Device engineers employ a similar approach to design computer processors. The arithmetic and logical units, registers, and interfaces are improvised using new technologies. The experience gained during past designs is handy in such projects.

Weather and climate studies employ similar tools, but we do not have as much success here yet as in aeroplane and processor designs. We expect climate models to improve significantly over time.

I remark that the choice of equations is critical for computer simulations. For weather and climate forecasts, we start with hydrodynamic and thermodynamic equations, not from atoms and molecules. But drug design involves computer simulations of atoms and molecules using quantum and/or classical tools. In galaxy simulations, stars and planets tend to be treated as particles.


I conclude this article with a short discussion on whether a reductionist approach can help solve complex systems.

In modern science, a dominant paradigm is that a system can be understood by breaking it into its parts. This approach, called reductionism, has had its successes. Many properties of material objects have been derived by analysing their constituents. Reductionism is useful for analysing complex systems as well. But deeper explorations of complex phenomena also inform us of the limitations of reductionism.

For instance, music cannot be understood or enjoyed by focussing on sound waves. The beauty of a building is not derivable from brick and mortar. An article, such as this one, is not a mere combination of characters. Here, ideas are advanced paragraph by paragraph.

For weather and climate forecasts, we need to focus on macroscopic objects such as the atmosphere, oceans, glaciers, and incident solar energy rather than basic constituents like electrons, protons, and photons.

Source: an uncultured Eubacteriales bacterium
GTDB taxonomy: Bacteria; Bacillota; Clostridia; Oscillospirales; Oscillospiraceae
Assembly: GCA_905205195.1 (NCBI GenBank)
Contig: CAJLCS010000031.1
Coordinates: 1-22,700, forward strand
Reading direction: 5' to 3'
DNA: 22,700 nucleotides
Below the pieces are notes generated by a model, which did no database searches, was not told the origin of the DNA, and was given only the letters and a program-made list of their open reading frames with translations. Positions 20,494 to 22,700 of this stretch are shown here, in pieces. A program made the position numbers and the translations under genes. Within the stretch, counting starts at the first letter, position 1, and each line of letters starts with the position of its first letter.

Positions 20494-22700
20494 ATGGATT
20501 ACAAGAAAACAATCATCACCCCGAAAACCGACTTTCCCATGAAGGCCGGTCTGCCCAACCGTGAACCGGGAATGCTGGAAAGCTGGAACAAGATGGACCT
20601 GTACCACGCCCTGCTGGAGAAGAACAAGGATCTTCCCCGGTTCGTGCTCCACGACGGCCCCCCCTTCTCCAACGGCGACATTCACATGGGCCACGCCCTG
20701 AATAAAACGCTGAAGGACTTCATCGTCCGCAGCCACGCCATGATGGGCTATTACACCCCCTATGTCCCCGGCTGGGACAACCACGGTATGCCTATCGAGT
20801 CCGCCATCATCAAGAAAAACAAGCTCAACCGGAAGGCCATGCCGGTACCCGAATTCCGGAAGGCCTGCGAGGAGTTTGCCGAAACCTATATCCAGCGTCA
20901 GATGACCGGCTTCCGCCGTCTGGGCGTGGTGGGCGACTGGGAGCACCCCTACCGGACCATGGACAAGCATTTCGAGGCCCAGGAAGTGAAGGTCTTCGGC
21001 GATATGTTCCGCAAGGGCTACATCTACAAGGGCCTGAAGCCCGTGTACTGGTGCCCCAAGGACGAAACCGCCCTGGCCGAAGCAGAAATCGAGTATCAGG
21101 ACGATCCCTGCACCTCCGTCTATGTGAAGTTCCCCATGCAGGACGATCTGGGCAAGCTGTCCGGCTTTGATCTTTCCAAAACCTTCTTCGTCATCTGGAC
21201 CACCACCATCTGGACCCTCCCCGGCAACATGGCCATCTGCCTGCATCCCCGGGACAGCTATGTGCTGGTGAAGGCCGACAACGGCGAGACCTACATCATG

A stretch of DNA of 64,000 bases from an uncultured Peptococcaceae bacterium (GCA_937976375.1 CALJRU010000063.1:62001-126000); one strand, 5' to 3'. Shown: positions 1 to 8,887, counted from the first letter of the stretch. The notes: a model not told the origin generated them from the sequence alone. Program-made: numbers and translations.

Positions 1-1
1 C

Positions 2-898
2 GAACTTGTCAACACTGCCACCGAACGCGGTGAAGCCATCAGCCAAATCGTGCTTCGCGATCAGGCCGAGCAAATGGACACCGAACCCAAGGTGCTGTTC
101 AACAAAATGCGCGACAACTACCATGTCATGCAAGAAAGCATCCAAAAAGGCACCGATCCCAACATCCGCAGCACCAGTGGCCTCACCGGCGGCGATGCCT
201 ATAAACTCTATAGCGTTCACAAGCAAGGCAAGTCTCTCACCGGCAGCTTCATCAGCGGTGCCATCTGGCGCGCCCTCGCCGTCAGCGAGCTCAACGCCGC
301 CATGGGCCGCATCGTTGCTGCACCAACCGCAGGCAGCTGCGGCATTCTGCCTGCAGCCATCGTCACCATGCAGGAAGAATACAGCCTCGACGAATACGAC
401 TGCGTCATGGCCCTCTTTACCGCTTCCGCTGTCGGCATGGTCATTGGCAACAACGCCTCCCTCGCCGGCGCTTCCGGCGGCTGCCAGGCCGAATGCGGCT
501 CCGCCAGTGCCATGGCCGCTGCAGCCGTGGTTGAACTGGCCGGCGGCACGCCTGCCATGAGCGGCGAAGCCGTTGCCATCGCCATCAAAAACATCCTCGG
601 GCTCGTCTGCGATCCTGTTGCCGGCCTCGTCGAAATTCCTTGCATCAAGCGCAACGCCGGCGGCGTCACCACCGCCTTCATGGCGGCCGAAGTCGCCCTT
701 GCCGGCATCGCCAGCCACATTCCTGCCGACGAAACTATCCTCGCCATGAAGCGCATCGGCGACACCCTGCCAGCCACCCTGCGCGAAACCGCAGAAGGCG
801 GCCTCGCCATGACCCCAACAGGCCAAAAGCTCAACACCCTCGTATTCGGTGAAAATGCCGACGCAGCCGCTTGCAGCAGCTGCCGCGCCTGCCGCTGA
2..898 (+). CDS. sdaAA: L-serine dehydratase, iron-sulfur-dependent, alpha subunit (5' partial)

Anderson (Science, 1972), Laughlin and Pines (PNAS, 2000), and I (Trans INAE, 2020) have given more examples from condensed matter physics and hydrodynamics that are essentially macroscopic laws. A reductionist approach has the danger of losing the sight of the forest for the trees.

We can go a step further and get into social science, psychology, economics, and art. A society is more than a combination of individuals. For example, an individual may behave very differently in a mob. Market is a multiscale complex phenomena. Similarly, it is not apparent whether psychological behaviour has a microscopic origin (for example, genetic imprint); the social environment has a deep impact on individual behaviour. In art, paintings and famous buildings (especially temples) have multiscale structures.

In summary, the present tools of science are insufficient to model complex systems. Further studies on such systems are expected to shed deeper insights into the workings of nature.

This article has been published as part of Swasti 22, the Swarajya Science and Technology Initiative 2022. We are inviting submissions towards the initiative until the end of March.

Also Read:

The Curious Question Of Evolution And Entropy

Health Care: How AI Can Impact Medical Diagnosis

Read other Swasti 22 submissions.

Mahendra Verma is a professor at the Department of Physics, IIT Kanpur. He is a Fellow of the Indian National Science Academy (INSA) and the Indian Academy of Sciences.